Almost Dusk on the Day of the Dead
Tomorrow, when sunlight lingers only on the tips of the Yolla Bollie mountains, my small son and I will gather the jack-o-lantern, a crimson candle with a spill of wax around its base, and a candy skull painted red and blue with powder sugar paint. Together, we will scatter the zombie remains of this summer’s leaves as we walk into the woods behind our house. The dead foliage will rise and shake their drying bones at us as our shoes jostle them from their graves.
Reverently, we will kneel beside a flat broken stone set carefully in the earth. Painstakingly scraping away the jettison of oak and maple, my son and I will bump elbows with each other and with twisted moss covered trees. The great carved pumpkin will be meticulously positioned by small hands while I light the candle and lower it into it’s vegetable cage. The skull will be examined again before being settled beside the glowing globe.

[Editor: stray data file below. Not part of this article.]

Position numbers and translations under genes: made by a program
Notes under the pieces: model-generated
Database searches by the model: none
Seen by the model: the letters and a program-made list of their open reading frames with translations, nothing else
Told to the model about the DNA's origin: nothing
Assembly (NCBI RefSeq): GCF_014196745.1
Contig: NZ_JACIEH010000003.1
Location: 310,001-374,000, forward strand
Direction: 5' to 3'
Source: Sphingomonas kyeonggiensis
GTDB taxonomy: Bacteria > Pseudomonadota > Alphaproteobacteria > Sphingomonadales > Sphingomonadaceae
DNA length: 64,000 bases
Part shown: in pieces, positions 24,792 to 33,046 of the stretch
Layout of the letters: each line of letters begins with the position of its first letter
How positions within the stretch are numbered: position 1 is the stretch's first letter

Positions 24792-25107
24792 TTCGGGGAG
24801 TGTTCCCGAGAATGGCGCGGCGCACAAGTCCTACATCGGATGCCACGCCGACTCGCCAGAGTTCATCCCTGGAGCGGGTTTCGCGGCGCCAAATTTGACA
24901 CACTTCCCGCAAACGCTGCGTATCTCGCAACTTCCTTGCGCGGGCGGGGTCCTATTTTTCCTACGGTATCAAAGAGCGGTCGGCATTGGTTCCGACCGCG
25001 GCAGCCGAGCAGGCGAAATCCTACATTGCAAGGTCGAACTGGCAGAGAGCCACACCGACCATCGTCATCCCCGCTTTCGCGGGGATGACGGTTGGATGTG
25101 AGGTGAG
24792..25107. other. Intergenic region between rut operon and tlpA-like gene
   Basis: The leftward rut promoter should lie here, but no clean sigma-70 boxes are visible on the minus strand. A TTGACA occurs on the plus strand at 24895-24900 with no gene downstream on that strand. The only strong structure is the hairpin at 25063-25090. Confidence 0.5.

By the light of the candle, we will read the word lovingly hewn in rock last year by one of my older sons. “Stormy” it says. We miss our bounding sweet tempered border collie and, even the fact that a whole year later we are accompanied by another sweet tempered border collie who touches her cold nose to ours in pleasure that we have come romping with her, does not completely fill the corner of our heart where Stormy will always have a place.
In Mexico the day of the dead hasn’t yet come but here in the moist shadows of Northern California our dog was buried a year ago and so tomorrow is our Day of the Dead.
picture by Quinn Church